The title above is taken from a message delivered by Dr. Martin Luther King Jr. on April 4th, 1967 at a meeting held at the Riverside Church in New York City. This meeting had been called by a group of pastors and parishioners who had raised concerns related to the War in Vietnam. This group, called the Clergy and Laymen Concerned about Vietnam, invited Dr. King to come and address the issue of war within the context of civil rights. Although Dr. King had spoken against the war on a number of occasions prior to this event, this is the first time he would publicly speak directly against the Johnson administration and its war policy. In the opening of his address, Dr. King spoke of his conscience leaving him no choice but to come and to publicly take up a controversial stance, that being to oppose the War in Vietnam. As he spoke of this conscience-driven call, he referenced a line used by the executive committee of this group: “A time comes when silence is betrayal.” In the words of Dr. King, that time had come for those present that night in relation to Vietnam. I am using these same words as it relates to my fight against HIV/AIDS; “A time comes when silence is betrayal.”
Quiet as it may be, HIV/AIDS has entered every corner of American society. No longer is this disease an issue for the gay community alone. No longer is it just an issue for intravenous drug users. HIV/AIDS has become an issue for all of us whether gay or straight, male or female, Black, White, Hispanic, Native American, Asian, poor or rich, religious or not; we are all impacted by HIV/AIDS. The fact is there are more than 1.1 million people in the United States who are living with HIV, yet 1 in 5 are not even aware of their HIV status. Of the over 1.1 million infected with HIV, only a little over 200,000 of these persons are virally suppressed, meaning they are being treated with antiretroviral medications under the supervision of a physician and their viral loads are approaching or are at undetectable levels. This means there are nearly 900,000 HIV infected individuals in the United States who, for various reasons, are not receiving treatment or who aren’t even aware of their HIV-positive status.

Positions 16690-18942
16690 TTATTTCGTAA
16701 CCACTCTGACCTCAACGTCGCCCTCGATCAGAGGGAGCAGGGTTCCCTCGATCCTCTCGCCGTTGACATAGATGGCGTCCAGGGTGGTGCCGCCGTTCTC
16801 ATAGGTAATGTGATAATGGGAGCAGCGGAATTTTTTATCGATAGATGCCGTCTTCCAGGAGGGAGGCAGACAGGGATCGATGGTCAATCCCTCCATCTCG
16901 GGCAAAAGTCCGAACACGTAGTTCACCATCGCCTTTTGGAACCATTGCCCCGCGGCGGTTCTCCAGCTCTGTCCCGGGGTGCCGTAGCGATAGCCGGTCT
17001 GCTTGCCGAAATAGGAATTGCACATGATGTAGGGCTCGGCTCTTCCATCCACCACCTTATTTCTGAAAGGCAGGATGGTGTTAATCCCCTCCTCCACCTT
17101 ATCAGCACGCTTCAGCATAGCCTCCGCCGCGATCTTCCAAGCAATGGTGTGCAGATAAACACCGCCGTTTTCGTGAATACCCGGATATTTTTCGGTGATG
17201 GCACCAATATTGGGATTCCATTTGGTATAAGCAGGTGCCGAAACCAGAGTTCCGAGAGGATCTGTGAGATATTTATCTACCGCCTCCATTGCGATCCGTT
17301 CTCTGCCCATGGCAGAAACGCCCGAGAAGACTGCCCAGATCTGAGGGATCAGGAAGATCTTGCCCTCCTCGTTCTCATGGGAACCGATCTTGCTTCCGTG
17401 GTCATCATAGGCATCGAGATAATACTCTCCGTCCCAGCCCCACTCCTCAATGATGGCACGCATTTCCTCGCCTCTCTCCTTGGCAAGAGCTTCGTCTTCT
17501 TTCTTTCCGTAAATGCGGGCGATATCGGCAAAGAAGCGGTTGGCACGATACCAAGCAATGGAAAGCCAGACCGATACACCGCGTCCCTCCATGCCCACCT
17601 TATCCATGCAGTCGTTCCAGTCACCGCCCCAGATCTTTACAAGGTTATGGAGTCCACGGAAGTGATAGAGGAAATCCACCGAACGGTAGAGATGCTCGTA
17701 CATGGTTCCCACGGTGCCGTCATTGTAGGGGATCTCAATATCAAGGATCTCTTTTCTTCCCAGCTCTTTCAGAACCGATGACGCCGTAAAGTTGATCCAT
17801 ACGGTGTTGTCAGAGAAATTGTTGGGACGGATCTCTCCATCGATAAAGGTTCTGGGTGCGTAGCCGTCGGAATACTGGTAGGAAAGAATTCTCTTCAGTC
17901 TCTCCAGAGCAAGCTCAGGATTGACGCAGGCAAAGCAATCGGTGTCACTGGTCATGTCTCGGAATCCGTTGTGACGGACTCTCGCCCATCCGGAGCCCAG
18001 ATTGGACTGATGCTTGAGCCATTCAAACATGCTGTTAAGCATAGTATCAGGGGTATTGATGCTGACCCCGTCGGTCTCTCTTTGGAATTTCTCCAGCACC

Why have we been so silent on the issue of HIV/AIDS? Yes, we have a national agenda to fight HIV/AIDS and yes, there is a global initiative as well, however, there is still a strange “silence” to this condition. As I have stated before, HIV/AIDS is about more than statistics and federal programs. HIV/AIDS is about people. It is about relationships. It is about intimacy, sexuality, vulnerability, pain, suffering, death, prejudice, and bigotry. Why, then, are we so silent at the dinner table, in our churches, and in our social circles as it relates to HIV/AIDS in particular and human sexuality in general. On the night before mentioned in this article, Dr. King pronounced the following statement:
Somehow this madness must cease. We must stop now. I speak as a child of God and a brother to the suffering poor of Vietnam. I speak for those whose land is being laid waste, whose homes are being destroyed, whole culture is being subverted. I speak for the poor of America who are paying the double price of smashed hopes at home and death and corruption in Vietnam. I speak as a citizen of the world, for the world as it stands aghast at the path we have taken. I speak as an American to the leaders of my own nation. The great initiative in this war is ours. The initiative to stop it must be ours.
I included these prophetic words of Dr. King primarily for its opening and closing sentences, as I in no way or form would attempt to diminish the cost of the Vietnam War on the lives of those involved, both living and dead. However, the opening and closing sentences mentioned above, and his overall tone and spirit, are vital, I believe, to the struggle against the silence around HIV/AIDS. Certainly this madness must cease and it must stop now. Yes, the initiative to stop it is ours; we control the future as it relates to HIV/AIDS, and that future can and will be a bright one if we take the initiative to end this silence now. Nearly 2 years ago I was diagnosed as being HIV positive. I made the choice then, as well as now, to never be silent, but to loudly proclaim that even with HIV/AIDS, we can and we will win. Being a Black, married, heterosexual male in the South, being public about HIV/AIDS carries its own set of risks and challenges, however, being an ordained Baptist preacher, my faith has taught me to look to the hills from whence my help comes, for all my help comes from The Lord, yet for far too many, the hills have been silent. The church has been silent. Their families are silent. Their friends are silent, but the time is now to speak, as continuing to be silent is betrayal to each and every one of these individuals. 34 million persons around the world are living with HIV/AIDS. 34 million! Yet only 6 million have access to health care and life-sustaining medications. Yes, silence is betrayal, and now is certainly the time to be “silent no more!”